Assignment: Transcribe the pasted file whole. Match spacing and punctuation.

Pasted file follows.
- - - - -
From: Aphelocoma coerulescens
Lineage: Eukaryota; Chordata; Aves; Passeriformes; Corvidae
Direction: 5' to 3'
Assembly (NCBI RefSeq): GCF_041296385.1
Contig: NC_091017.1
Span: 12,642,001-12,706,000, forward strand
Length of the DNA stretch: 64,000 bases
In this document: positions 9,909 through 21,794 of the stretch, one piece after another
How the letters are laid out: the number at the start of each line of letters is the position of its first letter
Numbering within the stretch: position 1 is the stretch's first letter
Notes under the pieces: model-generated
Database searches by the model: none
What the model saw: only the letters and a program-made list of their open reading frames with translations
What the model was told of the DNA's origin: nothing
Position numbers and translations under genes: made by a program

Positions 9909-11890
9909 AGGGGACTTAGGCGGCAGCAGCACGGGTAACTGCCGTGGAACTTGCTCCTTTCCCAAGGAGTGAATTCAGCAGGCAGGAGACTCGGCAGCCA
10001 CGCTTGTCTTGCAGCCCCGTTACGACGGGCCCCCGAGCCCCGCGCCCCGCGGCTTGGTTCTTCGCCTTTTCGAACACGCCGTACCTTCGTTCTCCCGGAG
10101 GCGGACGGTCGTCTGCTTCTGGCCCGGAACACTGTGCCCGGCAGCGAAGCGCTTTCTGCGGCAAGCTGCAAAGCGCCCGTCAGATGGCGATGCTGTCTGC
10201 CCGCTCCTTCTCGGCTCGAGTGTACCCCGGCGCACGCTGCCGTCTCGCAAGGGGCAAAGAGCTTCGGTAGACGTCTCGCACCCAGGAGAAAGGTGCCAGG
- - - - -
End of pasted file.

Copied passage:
From: Aphelocoma coerulescens
Lineage: Eukaryota; Chordata; Aves; Passeriformes; Corvidae
Direction: 5' to 3'
Assembly (NCBI RefSeq): GCF_041296385.1
Contig: NC_091017.1
Span: 12,642,001-12,706,000, forward strand
Length of the DNA stretch: 64,000 bases
In this document: positions 9,909 through 21,794 of the stretch, one piece after another
How the letters are laid out: the number at the start of each line of letters is the position of its first letter
Numbering within the stretch: position 1 is the stretch's first letter
Notes under the pieces: model-generated
Database searches by the model: none
What the model saw: only the letters and a program-made list of their open reading frames with translations
What the model was told of the DNA's origin: nothing
Position numbers and translations under genes: made by a program

Positions 9909-11890
9909 AGGGGACTTAGGCGGCAGCAGCACGGGTAACTGCCGTGGAACTTGCTCCTTTCCCAAGGAGTGAATTCAGCAGGCAGGAGACTCGGCAGCCA
10001 CGCTTGTCTTGCAGCCCCGTTACGACGGGCCCCCGAGCCCCGCGCCCCGCGGCTTGGTTCTTCGCCTTTTCGAACACGCCGTACCTTCGTTCTCCCGGAG
10101 GCGGACGGTCGTCTGCTTCTGGCCCGGAACACTGTGCCCGGCAGCGAAGCGCTTTCTGCGGCAAGCTGCAAAGCGCCCGTCAGATGGCGATGCTGTCTGC
10201 CCGCTCCTTCTCGGCTCGAGTGTACCCCGGCGCACGCTGCCGTCTCGCAAGGGGCAAAGAGCTTCGGTAGACGTCTCGCACCCAGGAGAAAGGTGCCAGG